More than a year after the release of the Ryzen 5000 chips that have been a staple on our list of the Best CPUs for gaming, AMD tells us the company is now looking at options to allow the chips to be used with 300-series motherboards. "It's definitely something we're working through. And it's not lost on us at all that this would be a good thing to do for the community, and we're trying to figure out how to make it happen," David McAfee, AMD's Corporate VP and GM of the Client Channel business, told Tom's Hardware during an interview.
The move comes after several motherboard makers unexpectedly added support for Ryzen 5000 models to lowly 300-series A320 motherboards last month, but were purportedly blocked from enabling the same support on more capable X370 and B350 motherboards. That led to withering criticism from the enthusiast community.
The issue is a continuation of an old problem for AMD that began almost two years ago. The company promised to support its AM4 ecosystem for five years, but motherboard limitations ultimately restricted its ability to continue supporting every Ryzen chip on every AM4 platform. Those limitations eventually led to AMD's original decision to limit its Ryzen 5000 processors to only new, pricey 500-series motherboards, igniting a firestorm of criticism from its vocal fanbase and casual users alike. That spurred the company to reverse course and compromise by supporting 400-series motherboards.
However, the company still left support for 300-series motherboards off the table, an issue that has now reared its head again with claims that AMD is engaging in unnecessary segmentation. We broached the topic when we sat down with McAfee to talk about the company's CES announcements.
"I know that this has been a topic that, honestly, gets a lot of attention and a lot of discussion within AMD. I'm not joking when I say that — I've literally had three conversations on this very topic today. And I'm not talking about with members of the press; I'm talking about internal conversations within our engineering teams and planning teams to understand what options we have and what we can do, and how can we deliver the right experience for a 300-series motherboard user who wants to upgrade to a 5000-series processor," McAfee responded.
"So, it's certainly something that we're not just leaving on the side and ignoring; we definitely understand there's a vocal part of the community that's passionate about this. And we want to try to do the right thing. So we're still working through it."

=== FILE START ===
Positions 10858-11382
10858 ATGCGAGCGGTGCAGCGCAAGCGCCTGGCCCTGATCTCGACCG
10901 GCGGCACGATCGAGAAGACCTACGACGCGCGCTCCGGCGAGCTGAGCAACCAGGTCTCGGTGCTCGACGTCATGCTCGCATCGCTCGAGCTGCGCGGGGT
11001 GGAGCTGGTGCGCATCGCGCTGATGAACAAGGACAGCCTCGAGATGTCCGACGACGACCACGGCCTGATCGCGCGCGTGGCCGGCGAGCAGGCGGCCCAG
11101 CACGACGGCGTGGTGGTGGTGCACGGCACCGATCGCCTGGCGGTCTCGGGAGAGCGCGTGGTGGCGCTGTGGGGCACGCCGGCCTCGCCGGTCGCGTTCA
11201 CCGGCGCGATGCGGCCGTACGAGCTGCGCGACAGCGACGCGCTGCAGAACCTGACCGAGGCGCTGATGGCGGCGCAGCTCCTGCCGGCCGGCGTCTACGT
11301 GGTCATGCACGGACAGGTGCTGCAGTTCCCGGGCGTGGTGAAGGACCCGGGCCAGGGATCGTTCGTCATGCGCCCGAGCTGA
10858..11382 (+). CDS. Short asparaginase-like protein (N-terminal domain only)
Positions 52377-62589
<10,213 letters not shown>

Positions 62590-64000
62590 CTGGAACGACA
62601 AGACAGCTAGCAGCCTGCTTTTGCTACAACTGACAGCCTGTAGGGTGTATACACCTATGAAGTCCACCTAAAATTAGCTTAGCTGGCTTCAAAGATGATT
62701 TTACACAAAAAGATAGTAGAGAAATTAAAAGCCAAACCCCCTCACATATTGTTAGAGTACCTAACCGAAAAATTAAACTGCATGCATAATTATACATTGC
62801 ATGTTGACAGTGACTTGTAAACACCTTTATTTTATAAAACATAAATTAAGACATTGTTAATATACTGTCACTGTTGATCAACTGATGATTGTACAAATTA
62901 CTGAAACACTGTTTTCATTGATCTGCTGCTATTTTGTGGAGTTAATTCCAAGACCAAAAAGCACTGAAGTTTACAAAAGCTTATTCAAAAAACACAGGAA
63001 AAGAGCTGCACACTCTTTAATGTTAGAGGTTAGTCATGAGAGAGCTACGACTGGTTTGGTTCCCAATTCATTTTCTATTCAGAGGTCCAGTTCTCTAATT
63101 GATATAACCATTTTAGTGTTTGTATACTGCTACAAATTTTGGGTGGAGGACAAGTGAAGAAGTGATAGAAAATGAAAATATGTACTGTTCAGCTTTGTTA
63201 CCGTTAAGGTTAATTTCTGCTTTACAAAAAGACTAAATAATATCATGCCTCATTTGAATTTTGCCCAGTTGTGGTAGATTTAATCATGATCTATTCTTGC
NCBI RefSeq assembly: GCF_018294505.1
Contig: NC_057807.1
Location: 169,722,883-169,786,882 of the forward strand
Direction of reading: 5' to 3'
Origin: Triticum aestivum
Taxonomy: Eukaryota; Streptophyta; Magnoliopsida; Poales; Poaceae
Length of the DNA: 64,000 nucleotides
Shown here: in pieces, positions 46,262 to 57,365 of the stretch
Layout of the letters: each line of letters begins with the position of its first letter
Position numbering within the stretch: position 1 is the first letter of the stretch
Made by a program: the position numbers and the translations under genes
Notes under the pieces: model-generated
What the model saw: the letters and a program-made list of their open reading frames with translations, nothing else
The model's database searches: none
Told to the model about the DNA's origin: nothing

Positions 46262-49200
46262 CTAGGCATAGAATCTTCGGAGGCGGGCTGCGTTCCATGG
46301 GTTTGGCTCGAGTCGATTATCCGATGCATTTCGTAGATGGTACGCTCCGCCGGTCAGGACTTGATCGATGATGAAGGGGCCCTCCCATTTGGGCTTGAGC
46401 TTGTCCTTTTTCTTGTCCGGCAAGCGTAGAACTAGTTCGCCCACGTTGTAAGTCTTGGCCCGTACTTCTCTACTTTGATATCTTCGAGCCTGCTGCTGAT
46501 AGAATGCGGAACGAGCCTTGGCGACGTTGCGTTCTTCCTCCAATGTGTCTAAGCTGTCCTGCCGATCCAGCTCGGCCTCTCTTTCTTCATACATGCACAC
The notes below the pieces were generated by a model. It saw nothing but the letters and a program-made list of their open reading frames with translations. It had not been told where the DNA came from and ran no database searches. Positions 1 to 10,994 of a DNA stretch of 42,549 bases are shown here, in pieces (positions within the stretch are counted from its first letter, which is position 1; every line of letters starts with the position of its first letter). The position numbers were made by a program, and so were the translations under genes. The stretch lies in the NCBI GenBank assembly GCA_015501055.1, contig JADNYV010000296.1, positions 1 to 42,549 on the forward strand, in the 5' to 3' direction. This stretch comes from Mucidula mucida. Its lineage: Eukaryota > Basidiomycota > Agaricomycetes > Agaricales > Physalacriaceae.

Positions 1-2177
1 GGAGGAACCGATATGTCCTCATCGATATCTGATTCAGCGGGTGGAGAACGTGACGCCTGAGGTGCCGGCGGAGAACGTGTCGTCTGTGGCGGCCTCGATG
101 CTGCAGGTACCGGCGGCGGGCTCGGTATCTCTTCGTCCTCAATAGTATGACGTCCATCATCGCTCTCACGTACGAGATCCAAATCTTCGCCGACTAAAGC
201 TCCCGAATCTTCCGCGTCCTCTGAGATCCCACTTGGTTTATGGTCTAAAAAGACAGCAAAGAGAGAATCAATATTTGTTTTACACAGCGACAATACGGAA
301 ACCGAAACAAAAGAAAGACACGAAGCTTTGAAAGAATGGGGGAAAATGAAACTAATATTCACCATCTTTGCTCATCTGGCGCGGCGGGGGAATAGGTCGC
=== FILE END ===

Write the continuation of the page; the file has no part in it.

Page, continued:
Due to the incredible number of processors supported with the AM4 socket (the longest-lived desktop socket yet), AMD has battled with a 16MB SPI ROM capacity limitation. These small chips store the BIOS and associated data that enable chip support, but AMD's massive support matrix led to split support on some platforms. In some cases, motherboard vendors have even resorted to de-featuring BIOS interfaces, discarding fanciful GUIs and moving to simple text-based menus to expand the number of supported chips. But that isn't the only issue.
"It created an awful lot of complexity for sustaining support on products," McAffee explained. "We provide the ODM with an AGESA package that they turn into a system BIOS. And they have the ability to, out of that AGESA, pick and choose which products are supported. Of course, that's tied to our own internal AMD engineering validation matrix of what we've been able to validate and support in our own labs. So that was step one — we had to make some hard choices about what would fit in a particular 16MB SPI ROM footprint, and what product combinations made the most sense to be supported."
"The other thing is between many of those early 300-series motherboards and later boards in the AM4 ecosystem, there have been some fairly significant changes to the IRM definition for the product, the current delivery capability of motherboards, etc. So you're going to drop it in there [Ryzen 5950X], and it's not going to deliver the performance the product is capable of. But by the same token, providing the opportunity for somebody to do that, if they wanted to, is not a matter of if the board is functionally capable of supporting that or not; it's really about will it get the most performance? At the moment, the official answer from AMD would be these 300-series motherboards are not a supported configuration in our engineering validation coverage matrix. There are potential issues that could be in there that we're simply not aware of at this point in time."
Enterprising enthusiasts have already found workarounds and hacked firmware that allows Ryzen 5000 chips to run on unsupported 300-series motherboards, but given that those aren't supported configurations, it voids the warranty. It could also expose you to the unintended side effects of an unstable system, like data loss. However, given AMD's obvious focus on this issue, it appears that at least some sort of official support could be on the horizon.